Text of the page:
June 16, 2011

Whether or not you enjoy Death Grips depends on what you want out of your music. If you’re searching to replicate the disorientation of a drill sergeant screaming seig heils at you while you attempt to asphyxiate yourself with a plastic bag, this will be your favorite rap group of all-time. If not, they exist as more ammunition for why you never wanted to be all that you could be.

I’m not sure what it is about Sacramento. That’s where these guys call home — the Valley cowtropolis famed for Phil Jackson ire, a place that has thus far contributed three rappers in 30 years to the national rap discussion: Death Grips, Mean Doe Green, and Brother Lynch Hung, a rapper so horrorcore that he makes Eli Roth look like Henry. And there is nothing about these guys that remotely can be called sleep. At the show last night, people acquired tinnitus, emerged from mosh pits with their shirts soaked through, and started throwing bottles from the Low End Theory balcony. Even a flaccid fistfight broke out between two white kids so weak that looked like they were trying to throw slap bracelets on one another. Death Grips does that to you: they make you want to usher in a palace coup with the government helmed by a crew of guys clutching Kalashnikov’s and smoking Cohibas.

I should probably clarify that they don’t really do that to me. Last night, while they turned the Low End Theory into an all-ages hardcore show, I calmly sipped my whiskey and smoked my weed and watched teenaged white kids pogo up and down with the fervor of speed freaks. If Odd Future is the No Age of demented new-era punk-rap: arty DIY skate-punks with impeccable and innate branding ability, Death Grips are its version of Fucked Up. Older sweat hog warlocks who entertain no pretenses of melody or iconography. They’re more interested in replicating the sensation of standing in the middle of a 200 MPH win tunnel.

You may not have heard of Death Grips if you frequent the rap circles who are patiently waiting for J Cole to receive the rest of the patches on his letterman’s jacket. But within the same realm that helped tip Odd Future (read: punk-inclined white kids, a demographic who haven’t much listened to hip-hop since Antipop fell off), they’re already blowing up. At least, that was the takeaway from the Low End audience last night, filled with a bunch of people who think beat music is an Allen Ginsberg thing — your metal friend with the stringy Gorgon hair who was moshing shirtless, while MC Ride (really?) convulsed and shook and screamed. There was a lot of screaming. A lot of screaming.

Meanwhile, Zack Hill, a guy best known for his work in Hella, a band whose Wikipedia describes as a mix of math rock, experimental rock, and noise rock (all three kinds…), drums like he’s been getting that good German methamphetamine: frenetic and grooveless. Math rock rap. A pulverizing blood bath of percussion.  They have all the subtlety of a Japanese snuff film or Faces of Death. Song titles include “Guillotine,” “Blood Creepin,” and “Cutthroat.” Think Dalek with even less interest in songcraft. Or a far more abrasive Killarmy, with a vocalist screaming militaristic gibberish like the RZA smoking digi and wearing his Bob Digital suit.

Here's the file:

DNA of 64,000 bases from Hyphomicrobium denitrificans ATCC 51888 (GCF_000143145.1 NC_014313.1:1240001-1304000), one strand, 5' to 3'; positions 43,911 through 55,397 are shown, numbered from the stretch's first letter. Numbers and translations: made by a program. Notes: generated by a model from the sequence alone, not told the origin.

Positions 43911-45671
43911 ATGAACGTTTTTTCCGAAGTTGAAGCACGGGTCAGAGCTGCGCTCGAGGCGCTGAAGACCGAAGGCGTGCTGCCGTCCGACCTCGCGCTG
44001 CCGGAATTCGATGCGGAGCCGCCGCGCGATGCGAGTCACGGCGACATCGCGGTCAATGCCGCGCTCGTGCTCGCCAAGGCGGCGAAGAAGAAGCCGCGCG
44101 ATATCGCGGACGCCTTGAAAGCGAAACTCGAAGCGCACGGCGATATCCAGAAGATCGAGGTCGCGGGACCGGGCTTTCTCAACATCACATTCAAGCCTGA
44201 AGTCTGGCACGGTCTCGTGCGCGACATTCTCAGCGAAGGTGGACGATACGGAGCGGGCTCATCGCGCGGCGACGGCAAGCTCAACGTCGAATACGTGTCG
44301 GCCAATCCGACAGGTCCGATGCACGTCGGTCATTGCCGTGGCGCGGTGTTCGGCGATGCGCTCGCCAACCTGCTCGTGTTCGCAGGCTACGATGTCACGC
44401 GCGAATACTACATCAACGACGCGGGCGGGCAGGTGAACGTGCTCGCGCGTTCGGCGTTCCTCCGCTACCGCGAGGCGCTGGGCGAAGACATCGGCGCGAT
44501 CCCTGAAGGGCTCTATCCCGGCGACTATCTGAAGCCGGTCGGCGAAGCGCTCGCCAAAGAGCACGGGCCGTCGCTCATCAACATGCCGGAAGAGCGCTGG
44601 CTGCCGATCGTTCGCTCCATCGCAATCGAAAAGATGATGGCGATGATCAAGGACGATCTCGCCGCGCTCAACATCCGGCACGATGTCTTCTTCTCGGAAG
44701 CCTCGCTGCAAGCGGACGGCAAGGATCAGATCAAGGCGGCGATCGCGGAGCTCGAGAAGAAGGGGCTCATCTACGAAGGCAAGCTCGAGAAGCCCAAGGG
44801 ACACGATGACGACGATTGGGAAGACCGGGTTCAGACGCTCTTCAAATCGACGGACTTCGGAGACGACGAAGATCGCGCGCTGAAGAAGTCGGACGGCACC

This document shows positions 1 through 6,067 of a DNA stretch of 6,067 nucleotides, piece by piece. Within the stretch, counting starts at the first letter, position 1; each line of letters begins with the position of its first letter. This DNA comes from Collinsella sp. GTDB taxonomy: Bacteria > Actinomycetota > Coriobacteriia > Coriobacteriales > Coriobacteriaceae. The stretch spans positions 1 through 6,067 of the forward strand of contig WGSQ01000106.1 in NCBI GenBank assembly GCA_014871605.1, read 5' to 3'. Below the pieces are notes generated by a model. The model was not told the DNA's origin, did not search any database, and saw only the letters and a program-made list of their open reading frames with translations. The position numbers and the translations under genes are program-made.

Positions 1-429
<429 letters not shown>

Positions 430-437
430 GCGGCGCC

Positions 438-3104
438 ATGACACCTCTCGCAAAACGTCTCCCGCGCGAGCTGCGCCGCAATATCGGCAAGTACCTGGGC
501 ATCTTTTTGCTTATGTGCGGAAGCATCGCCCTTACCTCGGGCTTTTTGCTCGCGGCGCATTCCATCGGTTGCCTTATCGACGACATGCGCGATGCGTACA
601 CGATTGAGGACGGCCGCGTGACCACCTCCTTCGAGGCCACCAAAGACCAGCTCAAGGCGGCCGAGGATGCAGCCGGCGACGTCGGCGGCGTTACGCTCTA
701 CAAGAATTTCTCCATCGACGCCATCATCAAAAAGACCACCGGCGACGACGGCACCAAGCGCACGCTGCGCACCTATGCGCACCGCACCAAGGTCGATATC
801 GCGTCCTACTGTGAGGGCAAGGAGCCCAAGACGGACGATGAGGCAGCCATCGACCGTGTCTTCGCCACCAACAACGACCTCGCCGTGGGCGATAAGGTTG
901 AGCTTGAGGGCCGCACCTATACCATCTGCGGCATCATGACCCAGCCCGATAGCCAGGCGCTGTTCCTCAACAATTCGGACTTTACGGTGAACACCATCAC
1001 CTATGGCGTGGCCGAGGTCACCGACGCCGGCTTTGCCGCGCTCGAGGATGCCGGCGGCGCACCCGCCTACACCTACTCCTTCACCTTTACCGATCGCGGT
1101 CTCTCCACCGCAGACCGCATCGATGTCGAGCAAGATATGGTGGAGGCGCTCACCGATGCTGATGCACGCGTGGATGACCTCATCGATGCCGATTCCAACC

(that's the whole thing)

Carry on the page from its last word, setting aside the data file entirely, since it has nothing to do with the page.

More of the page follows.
Between their indie-rock pedigree and the avant-garde intent, they’ve already attracted their fair share in hype in just six months extant. Even before I received the first e-mail from their publicists touting “mysterious and intense avant-garde hip-hop,” they had taken a trip through the Altered Zones. While British website The Quietus asked if this was the rap album of the year (it’s not), complete with bogus David Foster Wallace lede, and the sort of fluttery hyperbole that could only come from someone who listens to three rap albums a year and still calls Talib Kweli “an underground rapper” in print. Even Mike Shinoda of Linkin Park hailed them as “ODB listening to Fugazi & cutting up Portishead’s studio with a chainsaw.” I wish. But that makes sense. Death Grips are the sort of group that the guy in Linkin Park would think was the future. Even if their scraped eardrum style sounds more like what you would have expected around the fin de siecle.

Who knows? Maybe they are the future.  XL is reportedly circling them, no doubt looking for an OF replacement now that those dudes got wise and set up their own imprint. Maybe they can go on tour with Vampire Weekend and scare the fuck out of a bunch of kids who only wanted to wear their cardigans and boat shoes in tranquility. After all, this punk rock rap shit will probably sell better than actual rap shit that doesn’t have candy rave synths or Jay-Z or Wayne’s imprimatur. Because you know that these kids will buy the merchandise and the vinyl and get the matching Death Grips tattoo. Nor can I hate on that. If the alternative is Drake mewling about the monotony of being rich and famous or talented rappers forced to subvert their talents into some techno-rap torture chamber, I’ll go with the guys who approximate the experience of being in an actual torture chamber every time.

I grew up on EPMD and Reggie Noble, so whenever in doubt, I will always err on the side of the hardcore — even if Death Grips make me want to paraphrase Hansel on Sting: I don’t listen to their music much,but the fact that they’re doing it, I respect that. So hat’s off even if the music is too atonal for my tastes. Besides, there’s something worthwhile about a rap group uninterested in whether or not you tip your cap or not — they’re too busy trying to decapitate heads.

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